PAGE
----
January's topic is 'resilience', a concept that means different things to different people. So what does it mean to workers? What is 'resilience' about? What does it imply? What are the key aspects, the things that everyone ought to know about?
The concept we have in mind for the awareness challenge is simple enough: under guidance from the NoticeBored awareness materials, groups of workers discussing and exploring their understanding of the term 'resilience' will occupy the bulk of the challenge. Turning that into a practical and engaging awareness activity takes a bit more work though.
Our approach involves prompting and supporting someone - ideally an information security awareness and awareness professional - to deliver an effective session. Short of actually leading the session in person, we provide the materials and the inspiration to make the event fly, awareness by proxy you could say.
Despite our experience of being out there, doing it, the particular awareness audience and leader/presenter forms a unique combination. That's the tricky bit! It would be straightforward to prepare narrowly-scoped materials for a specific event but we have customers at different stages of maturity in their awareness and training programs, in a variety of organizations and industries or contexts ... hence we deliberately keep the NoticeBored challenges reasonably flexible and open-ended. They may be run as one or more discrete events specifically for this purpose, or as sessions incorporated within some other event such as a briefing, training course or seminar. Online sessions are possible too, ideally in a manner that retains some social interaction. Participants should learn stuff from each other and have fun doing it.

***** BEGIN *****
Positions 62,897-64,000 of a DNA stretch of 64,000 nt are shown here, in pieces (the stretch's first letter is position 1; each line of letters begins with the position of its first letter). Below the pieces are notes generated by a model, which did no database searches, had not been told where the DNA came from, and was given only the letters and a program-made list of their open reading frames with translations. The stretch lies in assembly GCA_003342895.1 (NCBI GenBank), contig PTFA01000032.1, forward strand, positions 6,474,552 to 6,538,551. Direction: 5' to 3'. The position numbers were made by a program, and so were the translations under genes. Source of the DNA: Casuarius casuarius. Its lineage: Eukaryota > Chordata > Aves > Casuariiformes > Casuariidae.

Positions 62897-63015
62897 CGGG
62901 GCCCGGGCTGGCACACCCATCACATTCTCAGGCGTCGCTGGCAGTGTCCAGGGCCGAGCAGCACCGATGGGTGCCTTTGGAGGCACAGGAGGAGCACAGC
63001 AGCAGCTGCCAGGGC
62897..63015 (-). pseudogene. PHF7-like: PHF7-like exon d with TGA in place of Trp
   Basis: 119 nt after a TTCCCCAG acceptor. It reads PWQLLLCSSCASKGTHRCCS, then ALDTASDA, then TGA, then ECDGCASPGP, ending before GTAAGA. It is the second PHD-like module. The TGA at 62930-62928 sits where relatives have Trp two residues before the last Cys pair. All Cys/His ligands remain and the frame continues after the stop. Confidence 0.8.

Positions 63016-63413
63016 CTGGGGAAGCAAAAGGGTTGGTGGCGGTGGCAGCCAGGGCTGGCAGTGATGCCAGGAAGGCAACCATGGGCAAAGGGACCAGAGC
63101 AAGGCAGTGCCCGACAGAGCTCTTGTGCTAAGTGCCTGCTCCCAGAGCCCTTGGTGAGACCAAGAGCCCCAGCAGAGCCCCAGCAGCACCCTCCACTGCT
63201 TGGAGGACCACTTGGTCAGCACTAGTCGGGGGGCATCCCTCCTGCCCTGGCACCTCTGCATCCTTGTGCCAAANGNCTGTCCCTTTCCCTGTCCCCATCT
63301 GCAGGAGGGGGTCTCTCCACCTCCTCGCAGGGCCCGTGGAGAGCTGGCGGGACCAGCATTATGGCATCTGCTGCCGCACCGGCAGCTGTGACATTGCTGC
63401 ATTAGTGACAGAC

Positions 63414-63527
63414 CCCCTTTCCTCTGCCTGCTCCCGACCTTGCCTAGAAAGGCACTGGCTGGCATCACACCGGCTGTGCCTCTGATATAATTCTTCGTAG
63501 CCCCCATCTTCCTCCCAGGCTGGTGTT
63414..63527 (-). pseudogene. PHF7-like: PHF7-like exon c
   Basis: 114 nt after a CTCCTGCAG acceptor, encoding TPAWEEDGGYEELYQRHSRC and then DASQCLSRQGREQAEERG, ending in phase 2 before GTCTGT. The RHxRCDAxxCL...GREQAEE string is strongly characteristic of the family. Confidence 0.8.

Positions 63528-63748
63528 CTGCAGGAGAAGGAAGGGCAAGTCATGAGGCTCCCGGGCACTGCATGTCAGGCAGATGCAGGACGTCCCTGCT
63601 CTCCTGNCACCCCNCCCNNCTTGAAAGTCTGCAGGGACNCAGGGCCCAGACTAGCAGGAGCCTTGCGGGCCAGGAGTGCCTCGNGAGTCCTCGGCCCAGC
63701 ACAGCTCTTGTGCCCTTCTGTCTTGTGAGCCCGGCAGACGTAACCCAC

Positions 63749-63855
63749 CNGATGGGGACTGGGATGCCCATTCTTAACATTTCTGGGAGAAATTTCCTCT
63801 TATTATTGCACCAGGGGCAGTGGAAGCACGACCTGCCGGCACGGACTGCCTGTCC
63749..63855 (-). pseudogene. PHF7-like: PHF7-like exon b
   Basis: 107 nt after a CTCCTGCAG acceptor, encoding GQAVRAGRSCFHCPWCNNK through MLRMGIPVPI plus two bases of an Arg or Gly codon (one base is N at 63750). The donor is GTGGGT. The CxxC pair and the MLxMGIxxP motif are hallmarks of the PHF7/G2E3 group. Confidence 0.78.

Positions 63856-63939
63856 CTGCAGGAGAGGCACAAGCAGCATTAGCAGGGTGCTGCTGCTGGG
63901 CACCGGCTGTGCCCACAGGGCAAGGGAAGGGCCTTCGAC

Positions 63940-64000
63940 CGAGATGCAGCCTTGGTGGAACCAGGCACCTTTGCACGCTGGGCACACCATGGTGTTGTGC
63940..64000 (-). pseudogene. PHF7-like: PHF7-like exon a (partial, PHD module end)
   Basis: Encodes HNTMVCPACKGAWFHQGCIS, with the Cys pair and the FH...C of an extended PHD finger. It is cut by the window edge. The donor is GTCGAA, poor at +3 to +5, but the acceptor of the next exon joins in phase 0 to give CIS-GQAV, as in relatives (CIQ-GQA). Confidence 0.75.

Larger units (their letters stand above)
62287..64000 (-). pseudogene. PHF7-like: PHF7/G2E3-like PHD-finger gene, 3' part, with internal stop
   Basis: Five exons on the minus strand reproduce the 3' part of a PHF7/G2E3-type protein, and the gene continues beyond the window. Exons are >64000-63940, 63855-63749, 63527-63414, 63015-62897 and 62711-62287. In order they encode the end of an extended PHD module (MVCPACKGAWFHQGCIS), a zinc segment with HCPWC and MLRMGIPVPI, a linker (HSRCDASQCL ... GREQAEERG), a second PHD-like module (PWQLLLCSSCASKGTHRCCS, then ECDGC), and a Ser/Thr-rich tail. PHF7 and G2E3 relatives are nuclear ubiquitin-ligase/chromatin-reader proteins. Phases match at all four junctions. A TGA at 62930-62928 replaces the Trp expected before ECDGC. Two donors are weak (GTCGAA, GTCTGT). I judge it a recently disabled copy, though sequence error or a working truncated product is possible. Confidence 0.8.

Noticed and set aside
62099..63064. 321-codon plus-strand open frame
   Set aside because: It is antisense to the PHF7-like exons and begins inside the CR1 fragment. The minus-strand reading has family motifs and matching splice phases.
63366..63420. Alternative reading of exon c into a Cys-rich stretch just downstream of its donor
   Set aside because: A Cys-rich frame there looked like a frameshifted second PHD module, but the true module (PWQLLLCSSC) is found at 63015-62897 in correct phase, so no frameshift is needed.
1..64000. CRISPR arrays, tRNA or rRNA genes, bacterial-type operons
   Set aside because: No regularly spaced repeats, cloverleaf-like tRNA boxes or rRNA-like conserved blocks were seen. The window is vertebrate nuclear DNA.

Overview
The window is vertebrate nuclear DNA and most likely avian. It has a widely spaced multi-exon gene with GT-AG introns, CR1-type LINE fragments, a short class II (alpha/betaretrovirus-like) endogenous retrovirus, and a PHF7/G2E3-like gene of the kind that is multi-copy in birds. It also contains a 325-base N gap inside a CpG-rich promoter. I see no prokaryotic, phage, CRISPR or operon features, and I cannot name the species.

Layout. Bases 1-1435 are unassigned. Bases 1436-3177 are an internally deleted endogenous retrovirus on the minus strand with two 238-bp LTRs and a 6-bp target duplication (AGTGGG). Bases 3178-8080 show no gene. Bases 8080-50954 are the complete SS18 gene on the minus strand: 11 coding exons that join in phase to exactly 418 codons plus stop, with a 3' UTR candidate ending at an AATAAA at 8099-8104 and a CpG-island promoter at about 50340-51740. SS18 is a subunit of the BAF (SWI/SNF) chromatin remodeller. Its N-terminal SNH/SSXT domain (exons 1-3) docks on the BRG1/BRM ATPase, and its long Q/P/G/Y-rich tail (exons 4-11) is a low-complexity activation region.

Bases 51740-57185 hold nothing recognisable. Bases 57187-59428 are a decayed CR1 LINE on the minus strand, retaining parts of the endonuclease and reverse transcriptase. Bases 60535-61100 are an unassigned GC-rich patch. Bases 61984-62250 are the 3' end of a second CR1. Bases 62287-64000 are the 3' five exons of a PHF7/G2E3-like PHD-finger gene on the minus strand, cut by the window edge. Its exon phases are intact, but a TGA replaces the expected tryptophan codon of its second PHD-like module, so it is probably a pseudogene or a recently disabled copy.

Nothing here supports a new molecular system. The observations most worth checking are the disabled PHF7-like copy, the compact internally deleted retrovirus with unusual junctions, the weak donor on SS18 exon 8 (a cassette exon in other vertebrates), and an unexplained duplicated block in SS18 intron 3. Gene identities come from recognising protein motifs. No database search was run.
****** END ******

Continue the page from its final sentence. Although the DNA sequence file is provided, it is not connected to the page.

'Having fun doing it' is not just about having a good time: do you recall those deadly dull awareness and training sessions of old where fun was not part of the equation? We remember the aggravation and tedium more than the content. Some of us even actively avoided or evaded the sessions while attendees generally resented being lectured-at. Overall, a very negative experience, counterproductive and ineffective. How not to do it.
The nasty neologism 'gamification' has been coined for a different approach, although exactly what it means is uncertain. To some it means literally turning awareness and training into a game, for example snakes and ladders or monopoly with playing boards and rules adapted to the subject. Climb up the security controls or slide down the risks and incidents, perhaps, or rather than buying properties, seize control of them by hacking, social engineering or malware.
To software-based awareness companies, it evidently means crude, low-budget computer games with cartoon characters and pixellated graphics reminiscent of Pong.
Either way, there is more than just a hint of treating workers as children. Picture it: "Warning! This awareness game contains scenes that may upset some people. Seek the guidance of a parent or guardian."
To us, 'gamification' is more to do with socializing information security. We provide factual and conceptual information to groups of people, encouraging them to interact with both the awareness materials and with each other in an upbeat, positive, engaging setting - such as an awareness challenge. Having fun is a valuable part of the approach, the means to an end rather than an end in itself. If fun was THE objective, it would be easier just to send everyone to the bar to liquefy what remains of the awareness and training budget.